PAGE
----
However, if the observations in the sample are correlated, then is somewhat higher. For instance, if all observations in the sample are completely correlated (), then regardless of .
The effective sample size is the unique value (not necessarily an integer) such that
is a function of the correlation between observations in the sample. Suppose that all the correlations are the same and nonnegative, i.e. if , then . In that case, if , then . Similarly, if then . More generally,
The case where the correlations are not uniform is somewhat more complicated. Note that if the correlation is negative, the effective sample size may be larger than the actual sample size. Similarly, it is possible to construct correlation matrices that have an even when all correlations are positive. Intuitively, may be thought of as the information content of the observed data.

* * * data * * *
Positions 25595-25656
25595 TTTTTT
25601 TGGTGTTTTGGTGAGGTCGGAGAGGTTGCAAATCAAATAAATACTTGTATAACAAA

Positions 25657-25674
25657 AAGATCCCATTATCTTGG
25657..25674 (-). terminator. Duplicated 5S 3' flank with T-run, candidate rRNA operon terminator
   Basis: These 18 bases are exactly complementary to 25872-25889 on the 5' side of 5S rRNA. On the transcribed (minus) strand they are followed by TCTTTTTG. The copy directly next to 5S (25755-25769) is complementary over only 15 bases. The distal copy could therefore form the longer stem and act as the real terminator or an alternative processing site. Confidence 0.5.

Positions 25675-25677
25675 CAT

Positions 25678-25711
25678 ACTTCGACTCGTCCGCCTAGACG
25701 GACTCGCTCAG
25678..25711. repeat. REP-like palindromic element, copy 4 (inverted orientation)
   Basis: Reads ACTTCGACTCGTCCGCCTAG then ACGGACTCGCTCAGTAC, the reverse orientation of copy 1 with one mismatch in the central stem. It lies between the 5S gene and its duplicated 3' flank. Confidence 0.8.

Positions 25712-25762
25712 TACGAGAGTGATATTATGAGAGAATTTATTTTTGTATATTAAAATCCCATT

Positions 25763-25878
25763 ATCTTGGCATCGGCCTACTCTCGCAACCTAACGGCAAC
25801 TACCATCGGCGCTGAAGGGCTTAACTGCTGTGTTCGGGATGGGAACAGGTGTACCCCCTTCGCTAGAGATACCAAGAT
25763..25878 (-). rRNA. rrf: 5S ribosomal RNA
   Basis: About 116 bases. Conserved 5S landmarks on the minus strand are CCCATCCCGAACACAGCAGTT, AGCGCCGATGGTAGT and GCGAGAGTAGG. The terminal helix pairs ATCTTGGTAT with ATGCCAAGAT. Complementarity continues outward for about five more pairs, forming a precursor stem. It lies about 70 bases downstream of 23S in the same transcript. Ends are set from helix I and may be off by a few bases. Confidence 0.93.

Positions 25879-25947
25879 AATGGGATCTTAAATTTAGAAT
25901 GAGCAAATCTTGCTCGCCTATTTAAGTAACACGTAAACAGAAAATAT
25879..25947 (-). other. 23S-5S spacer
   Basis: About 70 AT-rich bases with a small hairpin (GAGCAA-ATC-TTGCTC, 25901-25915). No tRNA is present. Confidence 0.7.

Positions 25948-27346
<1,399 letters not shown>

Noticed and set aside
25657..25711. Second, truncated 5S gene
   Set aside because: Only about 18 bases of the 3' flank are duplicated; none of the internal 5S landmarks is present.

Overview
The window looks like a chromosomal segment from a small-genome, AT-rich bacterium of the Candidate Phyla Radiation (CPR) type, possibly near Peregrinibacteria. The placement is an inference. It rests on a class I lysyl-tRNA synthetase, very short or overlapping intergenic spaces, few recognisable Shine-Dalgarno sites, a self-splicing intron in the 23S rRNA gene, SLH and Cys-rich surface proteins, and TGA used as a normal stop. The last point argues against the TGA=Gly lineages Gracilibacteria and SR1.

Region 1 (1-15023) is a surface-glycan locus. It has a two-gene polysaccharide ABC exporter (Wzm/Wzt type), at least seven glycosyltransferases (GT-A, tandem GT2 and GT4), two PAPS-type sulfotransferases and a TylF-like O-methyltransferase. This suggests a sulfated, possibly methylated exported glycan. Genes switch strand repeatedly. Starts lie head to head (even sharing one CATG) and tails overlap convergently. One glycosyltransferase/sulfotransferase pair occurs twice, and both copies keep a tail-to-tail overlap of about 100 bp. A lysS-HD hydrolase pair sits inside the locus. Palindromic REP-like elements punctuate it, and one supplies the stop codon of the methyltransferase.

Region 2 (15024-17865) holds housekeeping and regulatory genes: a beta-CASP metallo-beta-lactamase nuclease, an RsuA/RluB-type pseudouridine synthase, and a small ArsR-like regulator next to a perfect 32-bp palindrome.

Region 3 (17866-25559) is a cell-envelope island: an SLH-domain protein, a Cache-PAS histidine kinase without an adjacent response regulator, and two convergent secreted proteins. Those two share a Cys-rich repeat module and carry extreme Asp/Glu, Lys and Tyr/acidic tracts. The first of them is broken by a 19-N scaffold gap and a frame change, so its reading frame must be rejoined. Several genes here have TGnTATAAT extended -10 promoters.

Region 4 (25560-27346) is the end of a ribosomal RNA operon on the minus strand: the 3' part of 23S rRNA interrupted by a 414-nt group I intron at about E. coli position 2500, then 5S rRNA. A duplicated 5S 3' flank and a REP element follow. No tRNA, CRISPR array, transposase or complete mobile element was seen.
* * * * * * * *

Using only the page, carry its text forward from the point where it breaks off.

If the data has been weighted, then several observations composing a sample have been pulled from the distribution with effectively 100% correlation with some previous sample. In this case, the effect is known as Kish's Effective Sample Size